If your child wants to swim and you think you want to support it, try and find a club for them.
I do not want to be negative, I know everybody probably does their best. Previously we were advised not to join a club that isn’t part of the Advanced Coaching Scheme, I followed that advice but since I followed it and signed up for the club with the Advanced Coaching Scheme, I have suddenly been presented with unforseen changes in the training schedule that were not agreed prior to signing up.
Previously we were supposed to get training at the LAC exclusively, if we sign up to become members at the newly created LAC ACS. We had to sign up by 15. September; as soon as I had signed up and entered competitions, up to November 2017, I was given a new training schedule that requires me to be at East Ham Leisure Centre at 5:30 AM. I reside in Bethnal Green and whilst I find it easy to be at the LAC for 6 AM, as it usually started with LACPP and LAC ACS training, the new host club Newham UEL suddenly changes the routine against all agreements that were formed previously with Swim England.
Additionally the cost of being a member in LAC ACS has sharply risen and it is not even quite clear now, whether the Beacon Program is included in the price as it was last year.
In fact the whole Beacon program has so far not been agreed with the host boroughs.
I am not blaming anybody, I suppose it is very difficult to set up a club from scratch and cost this, but I know what I need, I need a regular routine for my swimmer, my swimmer needs to be able to attend school, learn and form relationships and that is only possible with a predictable regular routine. That is what the Advanced Coaching Scheme cannot offer us at present.
I am now looking to join an already established well running local club, even if they are not members in the Advanced Coaching Scheme because we need peace of mind, we need affordable club swimming and we need a good routine that we can rely on.
I have contacted the parties involved in this and await responses. It is the weekend and hopefully something will have changed for the Better by next week.
Learning to swim is a great milestone in every child’s life. The journey through the swimming stages are very important and a source of great excitement for the whole family. Getting those certificates and promotion to the next stage, coupled with a love of the pool and swimming, can lead to a career as competitive swimmer.
Madison learnt swimming at Sharks in Bethnal Green and I remember having spent years accompanying her to the small-pool sessions. They were staged, half hour each and you start at 6pm and the last session can end as late as 9pm. We were unlucky and had our last small pool sessions ending at 9pm in the middle of winter.
Perhaps that was one reason to want to promote to the large-pool sessions that would again start at 6pm. They were called Improvers at the time. With the Improvers came the promotion to the Talent lane, a session run by Tony Ansell, who learned talented swimmers from both Sharks and Better sessions to learn competitive tricks.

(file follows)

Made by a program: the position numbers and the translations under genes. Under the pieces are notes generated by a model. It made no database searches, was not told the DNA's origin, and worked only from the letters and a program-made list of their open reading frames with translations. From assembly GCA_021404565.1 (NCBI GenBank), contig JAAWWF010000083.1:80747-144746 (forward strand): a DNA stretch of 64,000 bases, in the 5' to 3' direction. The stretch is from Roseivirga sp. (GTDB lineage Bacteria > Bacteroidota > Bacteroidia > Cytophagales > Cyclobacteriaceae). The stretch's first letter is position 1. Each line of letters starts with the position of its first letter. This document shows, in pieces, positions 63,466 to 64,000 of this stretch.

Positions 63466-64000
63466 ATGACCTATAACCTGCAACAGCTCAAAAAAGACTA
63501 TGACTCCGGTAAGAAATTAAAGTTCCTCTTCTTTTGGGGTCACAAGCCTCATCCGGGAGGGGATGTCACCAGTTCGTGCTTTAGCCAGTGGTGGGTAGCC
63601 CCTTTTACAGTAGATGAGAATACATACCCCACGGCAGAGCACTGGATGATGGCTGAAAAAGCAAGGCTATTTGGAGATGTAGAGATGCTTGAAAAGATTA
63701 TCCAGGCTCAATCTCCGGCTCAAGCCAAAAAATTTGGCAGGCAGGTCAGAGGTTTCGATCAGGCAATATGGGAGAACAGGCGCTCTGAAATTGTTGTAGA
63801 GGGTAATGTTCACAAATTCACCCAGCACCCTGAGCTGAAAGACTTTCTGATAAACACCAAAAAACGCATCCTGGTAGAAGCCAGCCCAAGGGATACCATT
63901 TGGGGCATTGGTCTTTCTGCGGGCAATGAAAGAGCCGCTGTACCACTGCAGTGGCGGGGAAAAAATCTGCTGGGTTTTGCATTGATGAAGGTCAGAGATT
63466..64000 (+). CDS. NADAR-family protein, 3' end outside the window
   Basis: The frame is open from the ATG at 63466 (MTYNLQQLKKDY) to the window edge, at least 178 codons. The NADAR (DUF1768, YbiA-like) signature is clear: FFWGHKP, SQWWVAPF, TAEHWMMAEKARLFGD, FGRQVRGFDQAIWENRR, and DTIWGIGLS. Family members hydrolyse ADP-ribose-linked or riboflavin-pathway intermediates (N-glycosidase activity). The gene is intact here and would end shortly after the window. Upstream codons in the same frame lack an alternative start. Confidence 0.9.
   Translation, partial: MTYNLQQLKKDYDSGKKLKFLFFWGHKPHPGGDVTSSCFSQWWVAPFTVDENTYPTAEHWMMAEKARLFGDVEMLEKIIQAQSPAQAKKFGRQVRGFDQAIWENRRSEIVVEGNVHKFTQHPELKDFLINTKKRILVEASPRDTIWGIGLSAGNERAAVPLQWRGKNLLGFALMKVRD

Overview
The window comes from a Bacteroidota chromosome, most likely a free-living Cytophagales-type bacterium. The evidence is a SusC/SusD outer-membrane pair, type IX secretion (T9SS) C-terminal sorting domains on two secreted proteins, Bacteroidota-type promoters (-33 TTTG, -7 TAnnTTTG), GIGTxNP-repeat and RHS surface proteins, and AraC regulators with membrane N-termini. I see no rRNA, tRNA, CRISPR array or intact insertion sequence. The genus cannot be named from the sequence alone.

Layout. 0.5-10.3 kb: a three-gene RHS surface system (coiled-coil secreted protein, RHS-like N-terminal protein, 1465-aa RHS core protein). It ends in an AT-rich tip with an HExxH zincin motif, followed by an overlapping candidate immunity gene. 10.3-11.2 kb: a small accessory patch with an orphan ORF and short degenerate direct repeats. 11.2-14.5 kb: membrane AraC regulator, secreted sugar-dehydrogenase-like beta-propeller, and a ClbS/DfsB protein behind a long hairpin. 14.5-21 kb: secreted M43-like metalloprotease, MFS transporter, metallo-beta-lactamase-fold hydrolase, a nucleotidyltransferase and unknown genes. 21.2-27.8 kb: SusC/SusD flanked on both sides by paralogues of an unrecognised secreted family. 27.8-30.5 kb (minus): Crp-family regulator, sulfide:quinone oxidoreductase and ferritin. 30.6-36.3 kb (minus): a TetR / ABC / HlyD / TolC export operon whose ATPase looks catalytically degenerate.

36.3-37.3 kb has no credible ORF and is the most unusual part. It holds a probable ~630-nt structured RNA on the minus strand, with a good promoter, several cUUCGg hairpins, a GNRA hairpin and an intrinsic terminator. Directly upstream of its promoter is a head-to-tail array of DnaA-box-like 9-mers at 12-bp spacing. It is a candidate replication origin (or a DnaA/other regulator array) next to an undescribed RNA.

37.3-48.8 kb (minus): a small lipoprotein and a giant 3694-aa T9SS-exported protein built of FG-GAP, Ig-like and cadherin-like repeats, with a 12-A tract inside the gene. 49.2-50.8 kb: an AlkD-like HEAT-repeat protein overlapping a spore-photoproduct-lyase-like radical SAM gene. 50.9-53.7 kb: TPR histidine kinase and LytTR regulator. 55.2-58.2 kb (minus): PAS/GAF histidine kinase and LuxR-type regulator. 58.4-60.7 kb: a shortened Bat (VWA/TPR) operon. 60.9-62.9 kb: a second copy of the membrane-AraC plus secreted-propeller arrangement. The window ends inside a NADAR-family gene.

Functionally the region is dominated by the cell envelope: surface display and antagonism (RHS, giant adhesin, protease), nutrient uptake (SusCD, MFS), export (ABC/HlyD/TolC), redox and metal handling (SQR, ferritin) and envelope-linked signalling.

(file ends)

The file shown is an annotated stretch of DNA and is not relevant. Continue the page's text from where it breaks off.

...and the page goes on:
Again we spent a couple of years in Improvers until the promotion came to the Mini-Squad. The first Galas and the first competition at Redbridge followed shortly after.
The most fun for Madison were always the Sharks club championships. Also great fun were the Canary Wharf Sprints held once a year.
After Mini-Squad came County-Squad. We had heard about the sessions being run at the LAC for elite swimmers, they were part-time sessions.
What I think in retrospective is, that once you start going to proper licensed competitions, you learn how achieved times are recorded and you just cannot help comparing to other swimmers as you get ranked. You want to achieve the County times and then of course you learn about the Regionals and the Nationals and so forth.
The Happiness of swimming with friends turns into eager anticipation to make it on the national scene.
For most swimmers that is an easy transition because they can achieve all that within their home club. Most very successful swimmers stayed with their home club until they reached the Olympic Squad or other squads run by British Swimming.
But unfortunately not so in Bethnal Green Sharks. Fact is, and that is a matter of public interest, is that most very successful swimmers left the Bethnal Green Sharks and joined other clubs.
Sam went to Chelsea & Westminster, Kai and his sister Mika went to Hackney Aquatics, Kai went on to swim in the nationals this year and also competed in the Europeans. Ilias competed this year in the Welsh nationals for Hackney Aquatics. Shawn competed in LACPP for County, winning important medals and then also joined Hackney, so did Tasso. Other swimmers joined Camden Swiss. Even the one swimmer of Bethnal Green Sharks that once won a bronze at the Olympics Dervis Konuralp* has now removed his child from Sharks to join Camden Swiss Cottage.